India's GDP is likely to grow at a robust 7.4 per cent in 2014-15 fiscal year, according to the Central Statistical Organisation. If achieved, this will be the highest growth in the last three years. The data indicates that growth momentum has picked up under Prime Minister Narendra Modi's regime.
Under the UPA government, the economy grew by 5.1 per cent in 2012-13 and by 6.9 per cent in 2013-14, according to the new methodology announced last month. GDP is now calculated at market prices instead of factor costs. The government has also shifted the base year used to calculate GDP from 2004-05 to 2011-12.
The new formula has been the subject of intense debate among economists. Reserve Bank Governor Raghuram Rajan has said that he does not want to say anything about the numbers until he understands them better.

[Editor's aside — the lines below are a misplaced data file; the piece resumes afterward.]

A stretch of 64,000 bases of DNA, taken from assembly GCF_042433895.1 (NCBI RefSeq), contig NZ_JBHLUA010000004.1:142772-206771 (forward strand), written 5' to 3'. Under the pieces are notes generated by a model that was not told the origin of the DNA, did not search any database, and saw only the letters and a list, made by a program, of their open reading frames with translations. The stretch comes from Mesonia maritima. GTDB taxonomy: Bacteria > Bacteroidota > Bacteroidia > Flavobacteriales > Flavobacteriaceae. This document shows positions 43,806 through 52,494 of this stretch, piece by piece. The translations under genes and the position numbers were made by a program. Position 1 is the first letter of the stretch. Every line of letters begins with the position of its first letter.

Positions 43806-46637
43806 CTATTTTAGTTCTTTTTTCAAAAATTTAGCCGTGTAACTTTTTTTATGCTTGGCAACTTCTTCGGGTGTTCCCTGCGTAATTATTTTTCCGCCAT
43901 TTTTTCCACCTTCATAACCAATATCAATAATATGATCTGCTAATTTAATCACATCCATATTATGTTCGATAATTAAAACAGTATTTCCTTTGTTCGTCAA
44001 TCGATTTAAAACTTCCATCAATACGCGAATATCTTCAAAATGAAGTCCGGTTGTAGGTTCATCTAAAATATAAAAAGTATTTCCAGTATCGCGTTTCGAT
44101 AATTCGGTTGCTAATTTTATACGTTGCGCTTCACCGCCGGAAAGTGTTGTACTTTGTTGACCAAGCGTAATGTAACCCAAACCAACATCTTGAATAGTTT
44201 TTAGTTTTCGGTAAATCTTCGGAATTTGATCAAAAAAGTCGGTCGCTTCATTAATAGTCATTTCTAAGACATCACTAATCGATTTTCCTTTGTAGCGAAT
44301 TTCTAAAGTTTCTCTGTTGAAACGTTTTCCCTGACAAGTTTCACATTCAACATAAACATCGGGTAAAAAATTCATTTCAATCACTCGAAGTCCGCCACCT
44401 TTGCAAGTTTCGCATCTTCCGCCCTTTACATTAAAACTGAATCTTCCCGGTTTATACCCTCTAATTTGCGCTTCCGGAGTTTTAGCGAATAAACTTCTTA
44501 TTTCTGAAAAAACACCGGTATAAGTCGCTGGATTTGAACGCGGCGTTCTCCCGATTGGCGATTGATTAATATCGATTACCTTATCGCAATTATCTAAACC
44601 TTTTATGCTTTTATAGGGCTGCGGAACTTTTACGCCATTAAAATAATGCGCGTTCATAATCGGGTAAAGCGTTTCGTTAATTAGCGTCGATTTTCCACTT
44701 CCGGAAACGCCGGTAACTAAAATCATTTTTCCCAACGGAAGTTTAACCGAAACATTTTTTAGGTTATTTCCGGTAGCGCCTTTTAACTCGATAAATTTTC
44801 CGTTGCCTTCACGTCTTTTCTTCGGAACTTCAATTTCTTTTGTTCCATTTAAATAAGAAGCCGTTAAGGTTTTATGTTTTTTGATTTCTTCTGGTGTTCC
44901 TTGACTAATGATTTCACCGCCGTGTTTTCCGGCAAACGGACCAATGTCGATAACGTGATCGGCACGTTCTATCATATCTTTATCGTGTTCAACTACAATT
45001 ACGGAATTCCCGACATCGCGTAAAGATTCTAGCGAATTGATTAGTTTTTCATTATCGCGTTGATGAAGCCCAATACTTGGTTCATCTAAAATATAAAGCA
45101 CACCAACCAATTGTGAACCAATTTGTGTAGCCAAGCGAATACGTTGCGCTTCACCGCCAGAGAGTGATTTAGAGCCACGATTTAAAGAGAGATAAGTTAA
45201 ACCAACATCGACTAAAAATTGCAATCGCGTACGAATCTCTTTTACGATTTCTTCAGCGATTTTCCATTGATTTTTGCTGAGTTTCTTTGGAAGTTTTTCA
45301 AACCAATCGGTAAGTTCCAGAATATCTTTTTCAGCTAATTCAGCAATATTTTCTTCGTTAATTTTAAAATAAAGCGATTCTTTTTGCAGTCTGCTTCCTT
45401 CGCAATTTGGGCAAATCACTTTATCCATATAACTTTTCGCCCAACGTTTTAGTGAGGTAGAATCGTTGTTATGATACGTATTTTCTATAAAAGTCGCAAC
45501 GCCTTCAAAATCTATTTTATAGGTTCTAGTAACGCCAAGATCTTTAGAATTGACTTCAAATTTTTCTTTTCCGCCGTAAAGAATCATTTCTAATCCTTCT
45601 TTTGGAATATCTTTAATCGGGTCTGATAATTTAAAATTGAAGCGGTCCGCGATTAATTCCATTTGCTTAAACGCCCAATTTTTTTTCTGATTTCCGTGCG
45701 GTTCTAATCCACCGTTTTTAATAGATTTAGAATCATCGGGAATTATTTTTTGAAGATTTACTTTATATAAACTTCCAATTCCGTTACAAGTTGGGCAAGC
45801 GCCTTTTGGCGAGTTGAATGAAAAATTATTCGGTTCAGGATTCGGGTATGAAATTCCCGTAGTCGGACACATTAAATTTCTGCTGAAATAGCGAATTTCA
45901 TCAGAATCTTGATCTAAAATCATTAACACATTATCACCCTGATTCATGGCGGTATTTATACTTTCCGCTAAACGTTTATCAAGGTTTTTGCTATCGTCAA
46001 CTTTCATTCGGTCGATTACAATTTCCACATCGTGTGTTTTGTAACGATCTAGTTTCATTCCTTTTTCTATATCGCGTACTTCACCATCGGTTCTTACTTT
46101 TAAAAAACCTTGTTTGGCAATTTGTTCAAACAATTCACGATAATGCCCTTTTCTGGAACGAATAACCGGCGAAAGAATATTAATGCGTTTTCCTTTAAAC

"We find it hard to see the economy as rollicking in 2013-14," he had said on February 3, referring to the upward revision of GDP growth to 6.9 per cent from 4.7 per cent.
The RBI has forecast Indian economy to grow at 5.5 per cent during the current fiscal, but its estimate is based on the old methodology.
The new methodology has left the finance minister's economic advisor Arvind Subramanian "puzzled" too. "We have to be very careful in using these numbers for policy-making," he was quoted as saying in a newspaper interview.
However, former Finance Minister P Chidambaram has used the new data to justify the policies of the UPA government. "The revised GDP data will end misconceived charge that UPA mismanaged economy," he was quoted as saying.